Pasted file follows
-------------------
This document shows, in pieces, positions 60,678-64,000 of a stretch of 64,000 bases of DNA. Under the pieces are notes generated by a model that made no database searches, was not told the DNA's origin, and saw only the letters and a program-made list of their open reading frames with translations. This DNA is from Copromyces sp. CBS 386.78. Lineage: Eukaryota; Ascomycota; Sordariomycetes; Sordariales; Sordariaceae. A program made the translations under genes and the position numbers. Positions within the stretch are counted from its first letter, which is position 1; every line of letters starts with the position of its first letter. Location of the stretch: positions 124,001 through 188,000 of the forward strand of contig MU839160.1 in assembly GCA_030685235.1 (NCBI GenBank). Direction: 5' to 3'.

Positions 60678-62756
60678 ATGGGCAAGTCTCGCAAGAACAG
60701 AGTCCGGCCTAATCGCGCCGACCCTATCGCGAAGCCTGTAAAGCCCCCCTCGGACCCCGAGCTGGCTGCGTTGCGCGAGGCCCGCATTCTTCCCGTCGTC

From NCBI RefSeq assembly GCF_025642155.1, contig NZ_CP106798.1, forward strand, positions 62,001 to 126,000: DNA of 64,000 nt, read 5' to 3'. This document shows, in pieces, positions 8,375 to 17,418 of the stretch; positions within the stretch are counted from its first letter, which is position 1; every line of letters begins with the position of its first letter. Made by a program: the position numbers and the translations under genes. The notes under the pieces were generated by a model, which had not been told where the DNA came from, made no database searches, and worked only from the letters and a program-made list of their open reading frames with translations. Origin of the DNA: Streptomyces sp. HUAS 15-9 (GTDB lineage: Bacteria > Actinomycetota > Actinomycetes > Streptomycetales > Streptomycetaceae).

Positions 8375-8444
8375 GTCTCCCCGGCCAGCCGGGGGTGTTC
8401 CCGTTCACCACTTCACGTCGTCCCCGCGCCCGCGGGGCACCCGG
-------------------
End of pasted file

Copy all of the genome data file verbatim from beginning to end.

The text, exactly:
This document shows, in pieces, positions 60,678-64,000 of a stretch of 64,000 bases of DNA. Under the pieces are notes generated by a model that made no database searches, was not told the DNA's origin, and saw only the letters and a program-made list of their open reading frames with translations. This DNA is from Copromyces sp. CBS 386.78. Lineage: Eukaryota; Ascomycota; Sordariomycetes; Sordariales; Sordariaceae. A program made the translations under genes and the position numbers. Positions within the stretch are counted from its first letter, which is position 1; every line of letters starts with the position of its first letter. Location of the stretch: positions 124,001 through 188,000 of the forward strand of contig MU839160.1 in assembly GCA_030685235.1 (NCBI GenBank). Direction: 5' to 3'.

Positions 60678-62756
60678 ATGGGCAAGTCTCGCAAGAACAG
60701 AGTCCGGCCTAATCGCGCCGACCCTATCGCGAAGCCTGTAAAGCCCCCCTCGGACCCCGAGCTGGCTGCGTTGCGCGAGGCCCGCATTCTTCCCGTCGTC

From NCBI RefSeq assembly GCF_025642155.1, contig NZ_CP106798.1, forward strand, positions 62,001 to 126,000: DNA of 64,000 nt, read 5' to 3'. This document shows, in pieces, positions 8,375 to 17,418 of the stretch; positions within the stretch are counted from its first letter, which is position 1; every line of letters begins with the position of its first letter. Made by a program: the position numbers and the translations under genes. The notes under the pieces were generated by a model, which had not been told where the DNA came from, made no database searches, and worked only from the letters and a program-made list of their open reading frames with translations. Origin of the DNA: Streptomyces sp. HUAS 15-9 (GTDB lineage: Bacteria > Actinomycetota > Actinomycetes > Streptomycetales > Streptomycetaceae).

Positions 8375-8444
8375 GTCTCCCCGGCCAGCCGGGGGTGTTC
8401 CCGTTCACCACTTCACGTCGTCCCCGCGCCCGCGGGGCACCCGG